In the lead-up to the Opinion Festival, the Advisory Center of the Integration and Migration Foundation will open the Opinion Café in the Narva Castle Park on Saturday, May 30. Taking part in the discussions at the festival will be the foundation’s director Dmitri Burnašev and media manager Natalja Kitam.
"The idea that the organisers and activists from Ida-Viru County had in hosting the opening event of the region’s first opinion festival in Narva is a great one," Burnašev said. "I hope the debates are meaningful and fruitful, producing something that’s important for the county, that’s worth implementing and that has the potential to last a long time. A civil society that manages to keep its members active is the foundation of a strong and democratic country. But in order to participate in social life it’s important that people are informed, that they’re interested in and capable of contributing to the development of their community, the state and the world, sharing responsibility in the process. That’s why we shouldn’t underestimate the role of civic activity in society, and why we need to contribute more to it functioning effectively."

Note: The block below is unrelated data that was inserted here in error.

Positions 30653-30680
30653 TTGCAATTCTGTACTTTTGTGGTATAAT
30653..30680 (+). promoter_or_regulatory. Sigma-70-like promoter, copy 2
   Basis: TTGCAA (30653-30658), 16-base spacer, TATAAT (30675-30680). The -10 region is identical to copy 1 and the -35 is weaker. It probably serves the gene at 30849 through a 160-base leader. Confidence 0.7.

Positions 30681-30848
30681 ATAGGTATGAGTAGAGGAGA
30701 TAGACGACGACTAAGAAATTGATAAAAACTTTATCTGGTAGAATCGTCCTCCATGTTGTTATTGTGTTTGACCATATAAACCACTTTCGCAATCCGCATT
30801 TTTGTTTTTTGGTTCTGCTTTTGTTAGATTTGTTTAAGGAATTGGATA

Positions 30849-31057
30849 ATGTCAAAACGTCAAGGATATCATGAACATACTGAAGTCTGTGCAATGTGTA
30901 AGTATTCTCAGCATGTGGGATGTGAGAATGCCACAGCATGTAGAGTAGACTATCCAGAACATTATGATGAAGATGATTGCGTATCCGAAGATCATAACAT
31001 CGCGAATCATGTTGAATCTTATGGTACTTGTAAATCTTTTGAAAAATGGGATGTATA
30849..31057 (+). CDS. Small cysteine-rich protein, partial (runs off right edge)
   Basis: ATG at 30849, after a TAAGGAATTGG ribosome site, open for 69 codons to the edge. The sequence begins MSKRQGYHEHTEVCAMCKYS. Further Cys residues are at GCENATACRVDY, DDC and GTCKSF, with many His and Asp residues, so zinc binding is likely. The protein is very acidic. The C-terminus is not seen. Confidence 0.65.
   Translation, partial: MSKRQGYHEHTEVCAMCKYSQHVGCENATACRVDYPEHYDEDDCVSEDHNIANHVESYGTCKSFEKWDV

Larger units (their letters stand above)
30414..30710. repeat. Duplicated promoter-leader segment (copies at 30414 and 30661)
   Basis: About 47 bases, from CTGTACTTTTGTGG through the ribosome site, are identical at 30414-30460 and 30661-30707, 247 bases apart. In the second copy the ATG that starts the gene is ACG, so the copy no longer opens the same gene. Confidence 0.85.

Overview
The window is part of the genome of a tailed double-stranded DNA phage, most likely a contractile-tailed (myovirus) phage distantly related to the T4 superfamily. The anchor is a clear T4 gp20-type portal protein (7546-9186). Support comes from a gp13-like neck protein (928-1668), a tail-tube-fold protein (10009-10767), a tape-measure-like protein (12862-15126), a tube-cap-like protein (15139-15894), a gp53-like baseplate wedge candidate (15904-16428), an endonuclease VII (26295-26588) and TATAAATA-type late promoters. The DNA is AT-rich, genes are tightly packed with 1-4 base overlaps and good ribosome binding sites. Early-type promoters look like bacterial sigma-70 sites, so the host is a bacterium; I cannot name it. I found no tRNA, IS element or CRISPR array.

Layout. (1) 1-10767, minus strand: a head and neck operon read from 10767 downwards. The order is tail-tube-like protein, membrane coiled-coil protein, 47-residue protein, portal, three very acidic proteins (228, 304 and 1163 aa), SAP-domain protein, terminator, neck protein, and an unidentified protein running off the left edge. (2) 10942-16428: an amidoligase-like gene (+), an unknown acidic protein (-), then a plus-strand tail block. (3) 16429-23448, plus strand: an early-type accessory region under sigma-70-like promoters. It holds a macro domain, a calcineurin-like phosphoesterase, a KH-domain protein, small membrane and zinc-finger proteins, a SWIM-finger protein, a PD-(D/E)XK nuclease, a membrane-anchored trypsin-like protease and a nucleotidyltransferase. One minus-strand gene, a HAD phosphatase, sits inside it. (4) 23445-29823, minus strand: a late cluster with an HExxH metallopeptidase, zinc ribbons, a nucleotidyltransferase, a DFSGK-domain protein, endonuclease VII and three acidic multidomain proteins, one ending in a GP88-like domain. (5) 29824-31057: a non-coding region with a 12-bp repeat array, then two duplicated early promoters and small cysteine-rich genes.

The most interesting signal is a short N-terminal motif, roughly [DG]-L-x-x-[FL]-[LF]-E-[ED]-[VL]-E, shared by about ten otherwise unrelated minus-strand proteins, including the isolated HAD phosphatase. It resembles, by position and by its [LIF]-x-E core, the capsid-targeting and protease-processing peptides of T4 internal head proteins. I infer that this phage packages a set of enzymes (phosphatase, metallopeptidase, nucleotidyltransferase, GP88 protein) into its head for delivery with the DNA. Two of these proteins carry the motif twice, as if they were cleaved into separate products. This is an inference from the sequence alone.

Burnašev will be talking about civic initiative and what it means to be a citizen in greater detail on Saturday when he takes part in a discussion entitled ‘Why do we need civic initiatives and social responsibility?’ Kitam will be participating in a discussion entitled ‘Can information space be created for people or do people create it themselves?’ The discussions at the Opinion Festival will take place in two areas and be divided up into six broad themes.
Starting from 12:00 on Saturday, the Advisory Center of the Integration Foundation looks forward to welcoming all those interested to the Opinion Café – an information marquee which is to be set up in the park at Narva Castle so as to share information about advisory services and activities. Visitors will also be able to find out more about the clubs that operate at the Advisory Center, including the areas of interest they cover and when they get together, and join discussions about them.
The center has been hosting two clubs at its offices in the Keres Center in Narva since mid-May: the Language Café, which offers non-formal studies of Estonian and meets every other Monday; and the Culture Café, which focuses on cultural events and meets every other Wednesday. Everyone who visits the Opinion Café will have the chance to express their thoughts on the kinds of activities and training that would help them improve their everyday Estonian and boost their social inclusion. Anyone who fills in a questionnaire or shares their views will receive a cup of tea or coffee for their troubles, courtesy of the Integration Foundation. The marquee will be situated not far from the park’s fountain.
Editor: M. Oll